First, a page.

Tom even got given a smaller lighter life jacket for the return to shore, so he looks happier.


We had proper Italian style soft whippy ice cream cornets on the way back to the car, (with a momentary pang that there was no one to give the last point of the cone with a residue of ice cream in it), and as we turned to look back, we observed the tide had come in so that Ste Jean could come round to the inside of the harbour to pick up her next load of passengers, and so show us a perfect, sideways-on, long view of her in full sail.



A lovely afternoon on the water. For more details about the Ste Jeanne, see the website, or there's an English one from the Erquy tourist website here.




Sunday, August 17, 2014

A trip on the Sainte Jeanne # 1 (before we even get on the boat...)


Last weekend, we headed up to Erquy to take a special 20th anniversary trip on the Sainte Jeanne - it was the boat's anniversary, not ours. As we later learned, she was wrecked in the 1930s off Paimpol, by the actions of a skipper cutting corners by overloading her and relying on a recently added engine to get him out of trouble which then broke down. She was rebuilt and relaunched in 1994. Needless to say, I took a lot of photos, and Tom took some more with my camera, which it's taken me a week and more to sort and edit.

It was a day of a high tidal coefficient, something we've kind of known about in the abstract, but have lately become aware of and interested in, after inadvertently making an evening outing a little further down the bay a few weeks before and finding our usual walking beach non-existent, familiar rocky landmarks disappeared, and the sea beating at the cliff stairs at our feet.  It was curiously exciting and magical and made me think of the Franklin's Tale. (It seems the town of St Malo is even trying to make a tourist attraction of this phenomenon.)


So, although it was nothing like the lowest point of the tide that day, when we arrived in very good time so as to get a parking space, there was not much sea to be seen - all that we could see-see-see was the bottom of the deep blue sea-sea-sea, in fact. 

But we also saw plenty of people enjoying an old fashioned seaside experience,


some having less traditional fun,



And quite a few happy dogs sharing the day, the ice cream and the tidal mud.




all of which did our hearts good.

The Sainte Jeanne, which we'd been told would leave from the harbour wall, was not to be seen there. Le Grand Lejon was there, but clearly wasn't going anywhere just yet. 


Her crew didn't seem too bothered, they sat around nattering and lunching and making fairly merry.  After a while they made to hoist a sail or two.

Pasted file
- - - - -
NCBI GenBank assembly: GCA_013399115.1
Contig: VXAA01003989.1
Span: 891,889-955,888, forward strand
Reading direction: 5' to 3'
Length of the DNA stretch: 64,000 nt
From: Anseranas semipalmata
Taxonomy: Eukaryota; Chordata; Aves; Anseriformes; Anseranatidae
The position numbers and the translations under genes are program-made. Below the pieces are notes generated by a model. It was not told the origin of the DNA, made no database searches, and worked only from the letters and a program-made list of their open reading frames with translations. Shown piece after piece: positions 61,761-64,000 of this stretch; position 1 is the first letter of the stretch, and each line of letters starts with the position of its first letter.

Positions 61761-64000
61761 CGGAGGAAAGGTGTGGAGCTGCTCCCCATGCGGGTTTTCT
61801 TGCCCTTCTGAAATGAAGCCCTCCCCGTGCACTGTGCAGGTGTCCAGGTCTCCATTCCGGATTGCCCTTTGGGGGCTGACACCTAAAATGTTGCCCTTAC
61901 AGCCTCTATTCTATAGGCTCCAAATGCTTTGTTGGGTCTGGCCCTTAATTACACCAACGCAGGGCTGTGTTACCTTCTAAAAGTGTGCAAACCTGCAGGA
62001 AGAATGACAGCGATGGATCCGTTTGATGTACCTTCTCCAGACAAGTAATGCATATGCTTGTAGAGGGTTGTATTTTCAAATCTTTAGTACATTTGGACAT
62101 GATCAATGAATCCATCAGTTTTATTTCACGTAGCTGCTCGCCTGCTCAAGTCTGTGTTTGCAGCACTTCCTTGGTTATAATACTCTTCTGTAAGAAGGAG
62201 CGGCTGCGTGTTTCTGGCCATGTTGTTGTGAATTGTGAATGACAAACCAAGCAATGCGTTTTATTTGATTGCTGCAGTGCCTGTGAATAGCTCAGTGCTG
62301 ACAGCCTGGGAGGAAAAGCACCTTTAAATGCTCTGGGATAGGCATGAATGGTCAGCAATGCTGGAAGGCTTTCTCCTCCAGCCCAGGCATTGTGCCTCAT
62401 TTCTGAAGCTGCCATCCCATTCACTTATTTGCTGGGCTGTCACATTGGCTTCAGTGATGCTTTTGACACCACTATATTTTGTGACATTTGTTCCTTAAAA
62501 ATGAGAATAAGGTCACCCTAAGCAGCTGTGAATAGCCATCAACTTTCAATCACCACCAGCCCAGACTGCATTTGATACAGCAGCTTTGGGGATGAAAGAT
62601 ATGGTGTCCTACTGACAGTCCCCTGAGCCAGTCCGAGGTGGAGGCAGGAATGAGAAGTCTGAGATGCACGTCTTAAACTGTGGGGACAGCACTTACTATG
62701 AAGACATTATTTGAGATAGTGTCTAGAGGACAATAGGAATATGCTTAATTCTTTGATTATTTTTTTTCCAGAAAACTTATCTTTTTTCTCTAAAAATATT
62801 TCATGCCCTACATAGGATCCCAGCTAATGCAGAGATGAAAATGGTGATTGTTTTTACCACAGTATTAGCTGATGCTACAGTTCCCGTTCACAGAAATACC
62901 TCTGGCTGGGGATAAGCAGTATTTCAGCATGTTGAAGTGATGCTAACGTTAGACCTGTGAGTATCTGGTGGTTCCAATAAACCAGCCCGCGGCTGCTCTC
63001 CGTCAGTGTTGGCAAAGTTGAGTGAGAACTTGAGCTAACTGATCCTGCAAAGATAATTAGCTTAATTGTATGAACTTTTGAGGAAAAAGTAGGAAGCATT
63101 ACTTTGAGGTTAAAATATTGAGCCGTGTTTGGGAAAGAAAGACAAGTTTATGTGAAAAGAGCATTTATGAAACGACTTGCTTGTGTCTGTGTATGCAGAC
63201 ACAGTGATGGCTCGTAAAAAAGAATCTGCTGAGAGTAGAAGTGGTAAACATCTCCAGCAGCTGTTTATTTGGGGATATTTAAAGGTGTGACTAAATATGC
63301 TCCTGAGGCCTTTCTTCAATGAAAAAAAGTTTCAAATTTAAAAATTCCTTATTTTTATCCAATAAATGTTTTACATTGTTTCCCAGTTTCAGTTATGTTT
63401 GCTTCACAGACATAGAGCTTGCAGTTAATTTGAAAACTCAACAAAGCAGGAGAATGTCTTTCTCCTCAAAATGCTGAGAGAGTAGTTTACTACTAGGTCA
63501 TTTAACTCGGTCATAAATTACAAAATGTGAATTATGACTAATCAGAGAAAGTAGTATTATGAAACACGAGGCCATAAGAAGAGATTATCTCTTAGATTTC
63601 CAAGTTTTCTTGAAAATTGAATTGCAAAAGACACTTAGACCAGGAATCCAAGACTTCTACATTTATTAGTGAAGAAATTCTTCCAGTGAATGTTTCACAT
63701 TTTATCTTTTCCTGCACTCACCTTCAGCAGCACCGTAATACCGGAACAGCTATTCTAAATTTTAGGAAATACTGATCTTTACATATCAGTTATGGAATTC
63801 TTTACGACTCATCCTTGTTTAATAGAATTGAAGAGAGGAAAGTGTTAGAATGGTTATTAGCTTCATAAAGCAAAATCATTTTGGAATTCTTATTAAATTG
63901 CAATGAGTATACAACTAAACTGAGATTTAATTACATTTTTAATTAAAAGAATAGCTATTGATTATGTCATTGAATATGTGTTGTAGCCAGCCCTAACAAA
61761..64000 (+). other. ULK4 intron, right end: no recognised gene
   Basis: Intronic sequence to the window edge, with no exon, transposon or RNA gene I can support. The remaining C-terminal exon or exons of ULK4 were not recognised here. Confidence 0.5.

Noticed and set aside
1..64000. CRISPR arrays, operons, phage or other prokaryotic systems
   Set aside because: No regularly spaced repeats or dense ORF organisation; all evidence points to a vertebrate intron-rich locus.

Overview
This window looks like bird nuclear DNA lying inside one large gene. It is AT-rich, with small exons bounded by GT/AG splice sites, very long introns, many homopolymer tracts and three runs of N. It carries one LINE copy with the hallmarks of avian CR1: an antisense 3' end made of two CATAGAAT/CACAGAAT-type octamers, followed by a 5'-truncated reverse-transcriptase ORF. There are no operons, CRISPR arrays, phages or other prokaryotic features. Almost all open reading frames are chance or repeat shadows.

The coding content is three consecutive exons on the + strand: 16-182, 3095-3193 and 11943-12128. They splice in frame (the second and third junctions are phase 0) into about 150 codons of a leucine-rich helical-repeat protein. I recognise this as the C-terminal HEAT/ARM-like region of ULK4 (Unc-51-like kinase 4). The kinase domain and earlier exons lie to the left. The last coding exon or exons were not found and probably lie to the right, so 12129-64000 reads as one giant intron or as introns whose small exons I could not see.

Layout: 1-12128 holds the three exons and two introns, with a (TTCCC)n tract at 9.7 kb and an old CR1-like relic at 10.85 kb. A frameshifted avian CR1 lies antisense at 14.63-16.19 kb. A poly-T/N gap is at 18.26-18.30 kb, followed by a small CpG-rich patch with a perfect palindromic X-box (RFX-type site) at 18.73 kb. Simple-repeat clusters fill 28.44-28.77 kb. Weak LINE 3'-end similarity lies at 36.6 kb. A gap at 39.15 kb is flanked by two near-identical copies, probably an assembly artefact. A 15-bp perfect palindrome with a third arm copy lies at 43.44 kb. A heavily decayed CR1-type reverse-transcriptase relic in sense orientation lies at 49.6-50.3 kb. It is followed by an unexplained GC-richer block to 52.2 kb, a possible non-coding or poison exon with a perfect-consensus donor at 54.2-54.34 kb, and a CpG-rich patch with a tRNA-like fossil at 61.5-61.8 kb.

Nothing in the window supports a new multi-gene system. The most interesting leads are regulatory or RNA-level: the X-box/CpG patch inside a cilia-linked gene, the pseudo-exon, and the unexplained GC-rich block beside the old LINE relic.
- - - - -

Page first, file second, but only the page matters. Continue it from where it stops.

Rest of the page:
the main one had a picture of the boat painted on it, thereby creating an always pleasing (to me anyway) mise-en-abyme effect.

Don't worry, though, we were told, the Ste Jeanne was in open water the other side of the fishing quay, and we would be conveyed to her by a smaller vessel. So we went to have a look.


On the way we saw the official tender, painted in matching livery, or whatever boats paintwork is called. It seemed a tiny cockleshell to carry many people, we thought.

Passing the fishing port, very much the business end of Erquy, there were lots of examples of the kind of counter, original, spare and strange stuff, lines and shapes and textures and colours, that I find hard to pass by, though I didn't linger too long.







and  a more artfully arranged exhibition of older gear and tackle and trim, chandlery, books, maps and prints:










 as well as some models of different kinds of old working sailing boats.

Another very minute detail of something, which I reckon is worthy of a digression, was to be spotted down a drain. (And if, like some, myself included, bits of workaday and rugged cast iron street furniture float your boat, the drain cover in itself is worth looking at. No? OK.)


What I spied through the grill, just about visible here as three white stripes, I recognised as a netting needle. When I was about eleven, I had to endure school needlework and 'handwork' lessons.  Despite having stitched and worked a sewing machine and made all manner of things quite competently with my hands from almost before I could walk, I was a hopeless failure and bottom of the class in these areas of the curriculum. Mostly this worried me not one whit, except that those who shone were allowed as a special privilege to do netting.  This involved turning a chair upside down, tying a lot of lengths of string to it, and somehow weaving and knotting in and out of them with a netting needle, around which was wound another length of string. I didn't think this looked a particularly satisfying process, my interest was in the potential product: a hammock. I always wanted a hammock.  I'm not sure where I would have put one at the time, since there weren't really two suitable trees in our garden, but I dreamed of one anyway.  I do now have one, in fact, not made of netting but very handsome blue and green canvas, which can be hung between the timbers of our open barn thing in the summer, but I don't in fact use it much. However, seeing this tool in this context, I understood for the first time that the technique wasn't simply a bit of leftover Victorian effete hobbywork for nice young ladies and gels, but was and apparently still is really used by fishermen for real fishing nets. In these times when fishing seems a murderous, industrialised, globalised behemoth, and indeed, young ladies and gels occupy their fingers principally with checking their phones and Facebook accounts, I find that rather cheering.


Two other old-fashioned sailing boats and a more modern Bermuda sailed, fibre-glass hulled yacht flapped their sails idly in the fishing harbour while the people on them sat about nattering to one another from one craft to another.  We scrambled up the rocks along the harbour wall and saw the Ste Jeanne waiting on the other side.


Unfortunately, the wind direction was such that we couldn't get a nice sideways view of her, but later we were able to. We strolled back to the meeting point and were issued with life jackets, which were rather hot and bothersome and cumbrous,




and off we went.

(To be continued...)